The Provence, part of the PACA region, one of the richest in France, is the most visited area in France after Paris city. Located in the South-East, this picturesque area is famous for its mild weather, snow-clad mountains, fields of lavender, olive trees and vineyards. But the noticeable mediaeval architecture in the main cities, fortified castles on top of hills and heritage listed villages also give this area a unique flavour. All this cultural heritage of Provence is another great asset of this must-see charming area; we have listed some the cultural highlights not to miss in our next trip to Provence.
A place for the art-lovers
A lot of French writers (Pagnol, Dauder) and famous painters (Cezanne, Renoir, Matisse), have been inspired by the breathe-taking landscapes and the colourful nature of Provence. The Matisse museum, located in a majestic Italian Villa in the hilly precinct in Nice displays a very rich collection of the fauvist Master, including paintings, sculptures and drawings. If you are in search for inspiration for your paintings, visit Roussillon, a stunning hillside village located on top of the world’s biggest vein of ochre and Gordes and its breathtaking panorama. Both places are a true blessing for artists. In St Remy de Provence, you can stroll along the paths of Van Gogh’s troubled last years, including a visit of the bedroom he had in the old monastery of St Paul Mausole, where Van Gogh was interned for a year in 1889.
If you prefer Modern Art, then the medieval city of Avignon is the place to be. Home of the French pope dynasty in the 15th century, this magnificent city on the banks of the Rhone River hosts the famous Arts Festival every July, where plays of rising French writers as well as classical authors are played on stage of the majestic Palace of the Popes and other stages across the streets of the old city.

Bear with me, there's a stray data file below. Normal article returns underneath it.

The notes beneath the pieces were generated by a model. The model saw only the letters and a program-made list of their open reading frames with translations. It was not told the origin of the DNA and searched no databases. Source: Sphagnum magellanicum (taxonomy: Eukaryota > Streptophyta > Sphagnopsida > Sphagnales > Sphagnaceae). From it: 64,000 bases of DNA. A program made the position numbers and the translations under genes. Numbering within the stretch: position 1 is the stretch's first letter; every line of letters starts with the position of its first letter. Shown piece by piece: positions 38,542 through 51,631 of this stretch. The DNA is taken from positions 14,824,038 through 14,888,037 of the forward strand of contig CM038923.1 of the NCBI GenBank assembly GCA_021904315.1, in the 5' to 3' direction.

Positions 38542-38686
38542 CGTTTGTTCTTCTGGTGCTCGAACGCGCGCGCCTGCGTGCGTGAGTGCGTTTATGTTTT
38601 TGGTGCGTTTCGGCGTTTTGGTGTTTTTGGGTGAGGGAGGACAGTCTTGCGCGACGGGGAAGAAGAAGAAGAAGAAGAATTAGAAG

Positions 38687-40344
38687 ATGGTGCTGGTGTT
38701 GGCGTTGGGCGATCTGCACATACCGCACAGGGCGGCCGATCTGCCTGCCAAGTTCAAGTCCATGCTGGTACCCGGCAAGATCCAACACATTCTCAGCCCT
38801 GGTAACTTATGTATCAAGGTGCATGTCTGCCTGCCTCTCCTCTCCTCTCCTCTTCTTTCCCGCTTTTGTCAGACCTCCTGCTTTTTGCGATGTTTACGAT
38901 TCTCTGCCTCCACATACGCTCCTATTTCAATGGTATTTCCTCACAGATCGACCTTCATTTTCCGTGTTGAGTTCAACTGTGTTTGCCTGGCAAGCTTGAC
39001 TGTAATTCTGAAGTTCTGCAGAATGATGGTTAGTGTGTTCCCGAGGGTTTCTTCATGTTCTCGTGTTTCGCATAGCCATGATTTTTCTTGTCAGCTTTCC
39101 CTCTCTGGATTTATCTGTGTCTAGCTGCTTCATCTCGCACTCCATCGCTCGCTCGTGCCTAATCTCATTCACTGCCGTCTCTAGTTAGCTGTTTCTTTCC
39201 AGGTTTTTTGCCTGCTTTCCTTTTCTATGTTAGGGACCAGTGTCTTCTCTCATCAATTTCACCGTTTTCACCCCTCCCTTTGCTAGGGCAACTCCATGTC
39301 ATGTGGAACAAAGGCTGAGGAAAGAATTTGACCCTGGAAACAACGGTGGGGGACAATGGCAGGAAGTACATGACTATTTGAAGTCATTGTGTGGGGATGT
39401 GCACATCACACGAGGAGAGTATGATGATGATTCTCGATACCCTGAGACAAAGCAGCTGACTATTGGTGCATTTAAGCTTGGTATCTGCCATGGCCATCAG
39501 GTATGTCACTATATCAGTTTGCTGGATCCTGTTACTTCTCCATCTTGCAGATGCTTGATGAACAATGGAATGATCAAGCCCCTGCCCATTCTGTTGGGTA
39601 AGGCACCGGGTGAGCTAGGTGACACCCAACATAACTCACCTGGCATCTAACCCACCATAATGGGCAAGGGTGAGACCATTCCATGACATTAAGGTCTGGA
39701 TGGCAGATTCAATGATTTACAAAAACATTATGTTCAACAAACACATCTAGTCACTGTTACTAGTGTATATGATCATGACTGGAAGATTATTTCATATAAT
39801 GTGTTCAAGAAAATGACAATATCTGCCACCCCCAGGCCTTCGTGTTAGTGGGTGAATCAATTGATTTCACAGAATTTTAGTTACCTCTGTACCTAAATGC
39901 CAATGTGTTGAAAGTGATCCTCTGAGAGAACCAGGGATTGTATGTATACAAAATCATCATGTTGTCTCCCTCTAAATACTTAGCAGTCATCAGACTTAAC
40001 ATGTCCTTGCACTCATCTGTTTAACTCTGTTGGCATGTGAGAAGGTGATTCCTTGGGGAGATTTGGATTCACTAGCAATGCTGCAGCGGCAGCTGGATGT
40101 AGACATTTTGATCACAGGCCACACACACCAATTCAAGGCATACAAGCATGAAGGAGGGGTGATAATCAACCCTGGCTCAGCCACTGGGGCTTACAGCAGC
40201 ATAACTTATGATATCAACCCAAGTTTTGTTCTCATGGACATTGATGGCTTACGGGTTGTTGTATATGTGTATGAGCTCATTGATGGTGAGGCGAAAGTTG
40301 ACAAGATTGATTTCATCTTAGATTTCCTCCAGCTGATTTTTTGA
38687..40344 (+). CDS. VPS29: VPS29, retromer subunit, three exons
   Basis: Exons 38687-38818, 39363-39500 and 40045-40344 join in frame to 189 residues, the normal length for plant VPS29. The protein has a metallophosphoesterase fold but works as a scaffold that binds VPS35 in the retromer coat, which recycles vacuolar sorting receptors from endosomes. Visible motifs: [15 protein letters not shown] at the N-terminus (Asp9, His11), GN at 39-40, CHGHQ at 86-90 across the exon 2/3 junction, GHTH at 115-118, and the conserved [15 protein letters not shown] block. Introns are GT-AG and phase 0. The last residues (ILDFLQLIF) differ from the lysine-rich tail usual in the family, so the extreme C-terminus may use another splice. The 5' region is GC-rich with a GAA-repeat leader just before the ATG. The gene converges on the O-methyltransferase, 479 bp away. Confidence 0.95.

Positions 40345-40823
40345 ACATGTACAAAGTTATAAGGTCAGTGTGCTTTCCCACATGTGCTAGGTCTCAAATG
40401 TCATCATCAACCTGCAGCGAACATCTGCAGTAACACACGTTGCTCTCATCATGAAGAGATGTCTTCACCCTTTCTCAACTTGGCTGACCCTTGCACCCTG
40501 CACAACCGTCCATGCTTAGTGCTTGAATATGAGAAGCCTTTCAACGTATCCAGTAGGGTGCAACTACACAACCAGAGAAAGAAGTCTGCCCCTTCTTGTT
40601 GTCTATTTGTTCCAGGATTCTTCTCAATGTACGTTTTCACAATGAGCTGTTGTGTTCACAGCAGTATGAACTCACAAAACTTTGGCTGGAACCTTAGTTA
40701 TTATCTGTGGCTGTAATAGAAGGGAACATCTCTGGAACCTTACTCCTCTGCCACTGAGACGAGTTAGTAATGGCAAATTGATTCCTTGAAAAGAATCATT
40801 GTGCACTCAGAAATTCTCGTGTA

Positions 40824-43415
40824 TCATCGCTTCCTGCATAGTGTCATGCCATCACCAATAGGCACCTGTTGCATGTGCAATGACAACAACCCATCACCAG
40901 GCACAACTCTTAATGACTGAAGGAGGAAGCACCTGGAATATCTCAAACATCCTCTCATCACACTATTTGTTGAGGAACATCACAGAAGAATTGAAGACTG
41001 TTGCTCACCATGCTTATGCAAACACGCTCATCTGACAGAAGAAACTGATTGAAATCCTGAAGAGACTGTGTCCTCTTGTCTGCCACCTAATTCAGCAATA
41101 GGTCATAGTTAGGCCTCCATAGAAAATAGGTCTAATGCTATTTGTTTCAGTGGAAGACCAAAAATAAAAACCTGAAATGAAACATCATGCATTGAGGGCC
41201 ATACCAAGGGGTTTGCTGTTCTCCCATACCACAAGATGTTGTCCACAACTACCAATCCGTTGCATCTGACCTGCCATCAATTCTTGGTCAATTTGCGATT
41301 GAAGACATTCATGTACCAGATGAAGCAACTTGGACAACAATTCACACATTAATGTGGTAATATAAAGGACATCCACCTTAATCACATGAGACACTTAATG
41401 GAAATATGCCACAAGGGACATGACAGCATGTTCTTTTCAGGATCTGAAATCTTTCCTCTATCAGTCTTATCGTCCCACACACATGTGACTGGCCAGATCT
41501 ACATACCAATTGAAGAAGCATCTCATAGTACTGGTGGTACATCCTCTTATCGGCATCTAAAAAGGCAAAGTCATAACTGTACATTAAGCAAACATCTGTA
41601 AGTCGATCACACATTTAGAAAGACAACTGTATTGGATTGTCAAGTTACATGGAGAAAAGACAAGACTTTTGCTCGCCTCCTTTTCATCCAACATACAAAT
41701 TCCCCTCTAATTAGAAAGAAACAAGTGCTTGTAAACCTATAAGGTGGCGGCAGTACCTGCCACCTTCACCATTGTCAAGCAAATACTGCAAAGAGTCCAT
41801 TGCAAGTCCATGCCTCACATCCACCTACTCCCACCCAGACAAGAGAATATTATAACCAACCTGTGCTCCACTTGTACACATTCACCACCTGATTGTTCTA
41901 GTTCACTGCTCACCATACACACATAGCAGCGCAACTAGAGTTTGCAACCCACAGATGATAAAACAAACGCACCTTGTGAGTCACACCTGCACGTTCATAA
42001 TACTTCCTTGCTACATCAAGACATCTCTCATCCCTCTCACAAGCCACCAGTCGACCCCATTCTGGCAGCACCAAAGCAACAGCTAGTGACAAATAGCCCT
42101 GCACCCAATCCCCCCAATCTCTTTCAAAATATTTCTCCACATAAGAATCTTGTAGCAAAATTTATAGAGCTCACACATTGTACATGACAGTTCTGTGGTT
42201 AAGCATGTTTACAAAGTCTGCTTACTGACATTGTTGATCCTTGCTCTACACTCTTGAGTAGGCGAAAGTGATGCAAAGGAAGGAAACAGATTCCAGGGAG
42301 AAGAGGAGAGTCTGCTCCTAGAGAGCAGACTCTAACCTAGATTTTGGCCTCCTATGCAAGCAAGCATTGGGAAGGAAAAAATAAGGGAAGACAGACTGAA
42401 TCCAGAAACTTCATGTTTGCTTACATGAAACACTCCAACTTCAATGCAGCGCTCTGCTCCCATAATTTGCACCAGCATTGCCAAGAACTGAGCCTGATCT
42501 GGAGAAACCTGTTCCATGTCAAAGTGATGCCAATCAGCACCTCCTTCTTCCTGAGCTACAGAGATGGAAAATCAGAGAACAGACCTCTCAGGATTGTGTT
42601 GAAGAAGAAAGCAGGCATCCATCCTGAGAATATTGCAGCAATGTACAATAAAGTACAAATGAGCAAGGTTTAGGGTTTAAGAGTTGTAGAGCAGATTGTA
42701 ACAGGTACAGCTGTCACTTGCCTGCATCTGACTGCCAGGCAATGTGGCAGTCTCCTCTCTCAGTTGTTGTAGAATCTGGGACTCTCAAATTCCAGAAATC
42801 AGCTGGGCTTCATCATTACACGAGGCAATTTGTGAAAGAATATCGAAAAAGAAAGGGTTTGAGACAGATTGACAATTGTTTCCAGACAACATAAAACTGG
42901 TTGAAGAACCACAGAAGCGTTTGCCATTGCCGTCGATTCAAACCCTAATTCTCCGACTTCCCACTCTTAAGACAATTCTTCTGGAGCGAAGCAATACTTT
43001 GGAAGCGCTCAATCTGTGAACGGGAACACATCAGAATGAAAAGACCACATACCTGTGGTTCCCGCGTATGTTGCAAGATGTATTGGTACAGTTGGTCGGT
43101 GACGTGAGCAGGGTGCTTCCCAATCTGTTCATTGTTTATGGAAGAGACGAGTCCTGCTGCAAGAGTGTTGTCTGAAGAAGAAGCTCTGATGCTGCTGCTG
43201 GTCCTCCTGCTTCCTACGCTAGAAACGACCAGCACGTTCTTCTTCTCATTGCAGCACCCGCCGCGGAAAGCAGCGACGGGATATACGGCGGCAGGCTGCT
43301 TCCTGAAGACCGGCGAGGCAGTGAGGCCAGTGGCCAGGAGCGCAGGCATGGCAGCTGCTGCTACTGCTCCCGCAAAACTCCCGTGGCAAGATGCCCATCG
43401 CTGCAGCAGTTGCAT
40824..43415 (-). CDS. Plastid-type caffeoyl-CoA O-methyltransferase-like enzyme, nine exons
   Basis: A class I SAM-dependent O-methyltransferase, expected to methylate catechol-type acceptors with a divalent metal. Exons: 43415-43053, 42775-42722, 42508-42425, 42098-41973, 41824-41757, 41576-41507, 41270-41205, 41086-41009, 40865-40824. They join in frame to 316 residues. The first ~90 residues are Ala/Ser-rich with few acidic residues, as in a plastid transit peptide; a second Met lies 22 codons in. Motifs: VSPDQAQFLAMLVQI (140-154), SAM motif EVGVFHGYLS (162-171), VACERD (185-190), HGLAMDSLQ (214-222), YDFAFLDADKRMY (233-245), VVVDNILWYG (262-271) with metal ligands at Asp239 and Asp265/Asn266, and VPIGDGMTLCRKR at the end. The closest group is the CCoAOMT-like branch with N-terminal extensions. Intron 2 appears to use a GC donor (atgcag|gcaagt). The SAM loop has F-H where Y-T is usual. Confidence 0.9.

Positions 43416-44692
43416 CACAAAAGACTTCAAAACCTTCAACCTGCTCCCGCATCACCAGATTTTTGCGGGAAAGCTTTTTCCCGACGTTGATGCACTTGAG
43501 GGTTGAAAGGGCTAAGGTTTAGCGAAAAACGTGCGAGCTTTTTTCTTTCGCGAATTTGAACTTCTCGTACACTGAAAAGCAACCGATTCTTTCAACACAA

Provencal art de vivre
If Nice and the glamorous Riviera lifestyle come in mind first, the PACA region also has a vibrant culture in the hinterland, inherited from the Occitanian historical region. Tired of the standardised holidays in the over-crowded seaside resorts of Cannes and St-Tropez, local and foreigner tourists now seek to discover more of the authentic art-de-vivre which this seducing area has to offer, such as:
- Montpellier, stretched along the Rhone Delta, is the marshy area of Camargue and is the unique playground of the guardians, local cowboys on their white horses who herd the local breed of black bulls among the rice fields.
- A must do is a visit to one of the famous Provencal markets where local producers sell food, wine or art craft. The most renowned is the traditional morning market in St Remy de Provence on Wednesdays where you will be able to taste some local cheese, herbs, fresh fruits and veggies and many products based on olives (oil, tapenade, flavoured olives).
- Along the skinny roads towards Baux de Provence, one the most beautiful villages in France, you will find some local food producers where you can stop. You can also learn how to cook some traditional dishes at the Benvengudo restaurant, a stunning boutique hotel built in an authentic Bastide villa, which offers half-day Provencal cooking class with a 1-Michel star chef.
- Take a scenic drive though the lavender fields and the world-famous Côtes du Rhône wine vineyards located around the village Chateauneuf du Pape. Stop at some wineries for free wine tasting and visit the Château des Papes, built in 1317, which once was the summer home of the Avignon popes.